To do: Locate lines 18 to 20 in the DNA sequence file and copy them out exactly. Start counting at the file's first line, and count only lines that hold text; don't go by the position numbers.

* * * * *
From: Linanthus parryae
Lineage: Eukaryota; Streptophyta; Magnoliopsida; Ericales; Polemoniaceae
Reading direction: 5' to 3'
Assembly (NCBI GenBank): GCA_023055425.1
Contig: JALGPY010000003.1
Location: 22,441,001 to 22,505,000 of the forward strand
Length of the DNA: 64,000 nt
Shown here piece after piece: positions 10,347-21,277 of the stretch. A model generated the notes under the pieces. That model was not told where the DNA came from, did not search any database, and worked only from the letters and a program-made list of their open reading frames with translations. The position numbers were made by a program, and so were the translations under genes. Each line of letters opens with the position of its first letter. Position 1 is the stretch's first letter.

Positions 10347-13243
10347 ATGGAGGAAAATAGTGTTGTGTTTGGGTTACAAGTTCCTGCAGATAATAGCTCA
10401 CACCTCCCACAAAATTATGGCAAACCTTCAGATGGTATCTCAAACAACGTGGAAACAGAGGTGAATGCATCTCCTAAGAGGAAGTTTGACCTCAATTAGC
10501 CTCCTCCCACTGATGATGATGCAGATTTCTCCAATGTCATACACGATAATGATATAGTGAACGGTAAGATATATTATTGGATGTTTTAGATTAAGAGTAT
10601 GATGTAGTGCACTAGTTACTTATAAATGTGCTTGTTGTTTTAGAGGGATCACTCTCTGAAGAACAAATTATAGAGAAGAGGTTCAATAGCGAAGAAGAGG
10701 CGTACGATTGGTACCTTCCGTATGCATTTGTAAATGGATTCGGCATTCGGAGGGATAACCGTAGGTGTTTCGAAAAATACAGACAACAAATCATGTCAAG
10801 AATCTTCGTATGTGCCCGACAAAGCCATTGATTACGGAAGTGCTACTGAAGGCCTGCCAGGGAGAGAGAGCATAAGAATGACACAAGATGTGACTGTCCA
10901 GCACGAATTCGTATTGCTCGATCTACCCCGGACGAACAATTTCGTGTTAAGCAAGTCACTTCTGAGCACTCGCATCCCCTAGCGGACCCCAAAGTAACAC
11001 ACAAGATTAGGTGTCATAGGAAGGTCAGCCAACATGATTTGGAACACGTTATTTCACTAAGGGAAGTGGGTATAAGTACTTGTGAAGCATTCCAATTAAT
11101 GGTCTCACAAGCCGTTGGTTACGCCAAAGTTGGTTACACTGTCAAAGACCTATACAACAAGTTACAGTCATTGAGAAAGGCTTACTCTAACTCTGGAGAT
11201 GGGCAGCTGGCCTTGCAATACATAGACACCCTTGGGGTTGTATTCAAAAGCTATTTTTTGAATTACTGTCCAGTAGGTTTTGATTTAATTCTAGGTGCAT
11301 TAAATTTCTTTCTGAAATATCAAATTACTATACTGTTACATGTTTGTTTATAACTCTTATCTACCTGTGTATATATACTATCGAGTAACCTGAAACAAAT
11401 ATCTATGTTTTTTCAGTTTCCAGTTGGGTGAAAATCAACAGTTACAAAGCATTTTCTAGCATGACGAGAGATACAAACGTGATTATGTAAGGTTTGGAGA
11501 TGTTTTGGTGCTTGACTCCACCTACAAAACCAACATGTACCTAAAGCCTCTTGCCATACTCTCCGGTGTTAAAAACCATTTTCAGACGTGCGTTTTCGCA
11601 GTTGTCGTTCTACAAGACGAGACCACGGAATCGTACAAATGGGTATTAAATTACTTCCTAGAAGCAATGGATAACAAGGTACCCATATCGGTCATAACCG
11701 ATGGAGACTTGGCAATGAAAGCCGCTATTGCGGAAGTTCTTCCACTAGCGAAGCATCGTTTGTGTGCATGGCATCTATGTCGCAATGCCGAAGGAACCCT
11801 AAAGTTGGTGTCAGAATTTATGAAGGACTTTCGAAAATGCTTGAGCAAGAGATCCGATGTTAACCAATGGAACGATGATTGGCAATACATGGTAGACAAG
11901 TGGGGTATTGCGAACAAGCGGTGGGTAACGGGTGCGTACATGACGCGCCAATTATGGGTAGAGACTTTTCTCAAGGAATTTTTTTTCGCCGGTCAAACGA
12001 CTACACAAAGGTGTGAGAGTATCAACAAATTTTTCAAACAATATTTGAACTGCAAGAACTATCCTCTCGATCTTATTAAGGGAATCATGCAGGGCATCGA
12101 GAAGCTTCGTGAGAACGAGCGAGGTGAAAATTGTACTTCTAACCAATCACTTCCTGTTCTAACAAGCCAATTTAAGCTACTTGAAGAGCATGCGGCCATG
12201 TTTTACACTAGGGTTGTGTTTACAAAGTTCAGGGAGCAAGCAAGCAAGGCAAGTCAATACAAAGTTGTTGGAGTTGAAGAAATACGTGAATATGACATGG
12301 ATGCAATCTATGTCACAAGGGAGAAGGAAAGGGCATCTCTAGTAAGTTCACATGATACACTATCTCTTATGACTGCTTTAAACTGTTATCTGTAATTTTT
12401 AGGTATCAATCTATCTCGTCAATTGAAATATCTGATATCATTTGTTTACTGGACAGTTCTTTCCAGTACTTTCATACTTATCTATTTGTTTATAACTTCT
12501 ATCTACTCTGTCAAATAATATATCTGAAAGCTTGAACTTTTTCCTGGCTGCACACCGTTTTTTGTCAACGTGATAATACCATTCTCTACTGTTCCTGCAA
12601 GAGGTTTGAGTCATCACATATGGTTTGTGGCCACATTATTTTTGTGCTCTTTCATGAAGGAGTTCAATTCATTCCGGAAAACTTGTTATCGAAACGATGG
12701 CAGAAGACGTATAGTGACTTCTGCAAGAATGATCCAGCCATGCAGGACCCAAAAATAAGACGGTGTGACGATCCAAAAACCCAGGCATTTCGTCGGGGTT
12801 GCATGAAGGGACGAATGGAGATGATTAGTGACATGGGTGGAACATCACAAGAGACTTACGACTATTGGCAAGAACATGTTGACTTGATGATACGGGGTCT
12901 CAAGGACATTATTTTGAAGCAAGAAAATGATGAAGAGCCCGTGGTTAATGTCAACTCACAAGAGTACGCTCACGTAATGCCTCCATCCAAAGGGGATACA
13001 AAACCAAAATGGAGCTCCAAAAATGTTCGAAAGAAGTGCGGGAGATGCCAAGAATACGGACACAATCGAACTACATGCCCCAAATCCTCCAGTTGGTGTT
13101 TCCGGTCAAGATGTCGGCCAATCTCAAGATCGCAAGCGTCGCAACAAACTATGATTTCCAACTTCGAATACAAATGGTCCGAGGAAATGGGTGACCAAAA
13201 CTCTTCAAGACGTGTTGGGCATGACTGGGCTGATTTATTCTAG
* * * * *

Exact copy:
11101 GGTCTCACAAGCCGTTGGTTACGCCAAAGTTGGTTACACTGTCAAAGACCTATACAACAAGTTACAGTCATTGAGAAAGGCTTACTCTAACTCTGGAGAT
11201 GGGCAGCTGGCCTTGCAATACATAGACACCCTTGGGGTTGTATTCAAAAGCTATTTTTTGAATTACTGTCCAGTAGGTTTTGATTTAATTCTAGGTGCAT
11301 TAAATTTCTTTCTGAAATATCAAATTACTATACTGTTACATGTTTGTTTATAACTCTTATCTACCTGTGTATATATACTATCGAGTAACCTGAAACAAAT